Utah engineering professor explains how buildings collapse and how to avoid it


SALT LAKE CITY – A professor at the University of Utah has discovered three causes of concrete and steel column failure, and the first is likely the cause of the Surfside, Florida condo collapse.

“The first is corrosion,” said Professor Chris Pantelides of the U of U Civil and Environmental Engineering.

High rise building columns have rebar inside which gives vertical strength and flexibility. Outside: reinforcement turns, most often in steel. These spirals can be exposed, wet and rusty … and the damage will spread.

“And if you see a little corrosion, that doesn’t mean it’s where you see it. It’s actually a bit left and right, ”Pantalides said.

Pantalides research, published in the Journal of Composites for Construction, tested steel, composite and hybrid columns under corrosive conditions, finding steel spirals prone to corrosion, which compromises the cement and can lead to corrosion. internal reinforcing bars.

In areas prone to such conditions, his article, co-authored by Michael Gibbons and Lawrence Reaveley, showed that hybrid columns suffered less corrosion.

Speaking about the environment in Utah, Pantalides said some areas experience more corrosion damage than one would expect in a dry climate, due to surface treatments of roads in winter.

“We use salt water, ice salt on the bridges, so you’ll be surprised that some Utah parking lots actually have corrosion issues in the basement,” he said.

The second way columns can fail: stability issues related to load transfer.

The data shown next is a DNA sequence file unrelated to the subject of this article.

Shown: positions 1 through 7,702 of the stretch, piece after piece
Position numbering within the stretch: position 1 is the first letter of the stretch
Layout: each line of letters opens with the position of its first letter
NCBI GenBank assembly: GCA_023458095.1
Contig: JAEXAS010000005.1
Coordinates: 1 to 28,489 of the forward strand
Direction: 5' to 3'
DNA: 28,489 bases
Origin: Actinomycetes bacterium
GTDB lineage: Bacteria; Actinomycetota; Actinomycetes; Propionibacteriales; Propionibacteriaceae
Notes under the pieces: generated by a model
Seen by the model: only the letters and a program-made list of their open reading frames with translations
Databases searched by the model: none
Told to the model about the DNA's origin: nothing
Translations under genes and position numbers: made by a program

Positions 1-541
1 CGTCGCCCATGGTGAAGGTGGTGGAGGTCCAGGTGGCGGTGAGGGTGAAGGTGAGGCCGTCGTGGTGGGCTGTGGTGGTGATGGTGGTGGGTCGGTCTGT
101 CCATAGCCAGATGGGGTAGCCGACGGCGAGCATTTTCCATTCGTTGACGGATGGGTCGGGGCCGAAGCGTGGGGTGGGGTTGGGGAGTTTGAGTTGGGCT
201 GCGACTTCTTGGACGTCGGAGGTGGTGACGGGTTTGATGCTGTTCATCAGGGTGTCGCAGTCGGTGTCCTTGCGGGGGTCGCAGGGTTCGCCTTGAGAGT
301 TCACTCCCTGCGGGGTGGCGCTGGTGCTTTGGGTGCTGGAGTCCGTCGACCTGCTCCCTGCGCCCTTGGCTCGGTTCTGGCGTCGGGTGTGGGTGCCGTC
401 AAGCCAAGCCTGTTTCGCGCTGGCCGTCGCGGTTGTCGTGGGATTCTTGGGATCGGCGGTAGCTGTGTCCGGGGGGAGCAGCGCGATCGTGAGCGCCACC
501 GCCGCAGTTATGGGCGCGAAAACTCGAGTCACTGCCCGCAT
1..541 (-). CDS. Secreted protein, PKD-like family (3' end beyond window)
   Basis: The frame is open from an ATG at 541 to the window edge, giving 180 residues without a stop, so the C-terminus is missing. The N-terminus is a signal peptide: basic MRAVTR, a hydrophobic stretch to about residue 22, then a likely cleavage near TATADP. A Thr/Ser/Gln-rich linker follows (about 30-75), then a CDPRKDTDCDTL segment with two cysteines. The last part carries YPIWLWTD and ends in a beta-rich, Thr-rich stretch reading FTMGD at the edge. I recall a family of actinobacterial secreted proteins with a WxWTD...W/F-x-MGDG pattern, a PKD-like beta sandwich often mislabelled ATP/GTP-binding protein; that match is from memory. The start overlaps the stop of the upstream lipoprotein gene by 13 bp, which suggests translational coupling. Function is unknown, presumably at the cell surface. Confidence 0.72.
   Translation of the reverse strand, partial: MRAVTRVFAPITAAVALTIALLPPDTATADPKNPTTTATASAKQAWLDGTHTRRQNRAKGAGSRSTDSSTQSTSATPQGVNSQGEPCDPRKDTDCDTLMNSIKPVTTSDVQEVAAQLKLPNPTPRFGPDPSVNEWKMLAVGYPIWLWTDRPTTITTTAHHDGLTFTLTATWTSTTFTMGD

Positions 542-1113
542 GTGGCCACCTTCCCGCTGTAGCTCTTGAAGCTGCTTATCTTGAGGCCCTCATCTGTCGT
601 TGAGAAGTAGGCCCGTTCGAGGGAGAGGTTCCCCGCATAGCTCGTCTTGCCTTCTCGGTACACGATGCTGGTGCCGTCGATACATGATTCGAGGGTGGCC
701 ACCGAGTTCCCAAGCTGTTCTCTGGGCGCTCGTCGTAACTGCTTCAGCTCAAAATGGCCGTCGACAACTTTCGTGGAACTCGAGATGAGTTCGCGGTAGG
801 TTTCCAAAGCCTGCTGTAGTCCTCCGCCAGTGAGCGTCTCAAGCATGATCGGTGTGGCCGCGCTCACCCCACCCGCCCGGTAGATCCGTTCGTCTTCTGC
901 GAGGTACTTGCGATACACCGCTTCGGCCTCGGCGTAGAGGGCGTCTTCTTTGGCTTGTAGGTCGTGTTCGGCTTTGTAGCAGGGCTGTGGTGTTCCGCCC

In Surfside, a researcher found evidence of soil settlement at the tower site, and a nearby construction project created jerks in the South Champlain Tower that disturbed residents.

“If the load shifts a bit to the right or to the left of the center of the column, then the capacity of the column starts to decrease almost proportionally,” Pantalides said.

The third factor that can damage the column is lateral or seismic movement. Pantalides did not see this as a likely factor in the Florida disaster.

The professor also pointed out reports that post-tensioned steel cables were used in the floor of the tower. Such cables support the weight of the floors but are not glued to the concrete, that is, if they corrode, they lose all structural effectiveness.

Pantalides had two messages for residents and managers of high-rise buildings:

  1. Maintenance is crucial.
  2. Buildings have a lifespan and sometimes need to be replaced.

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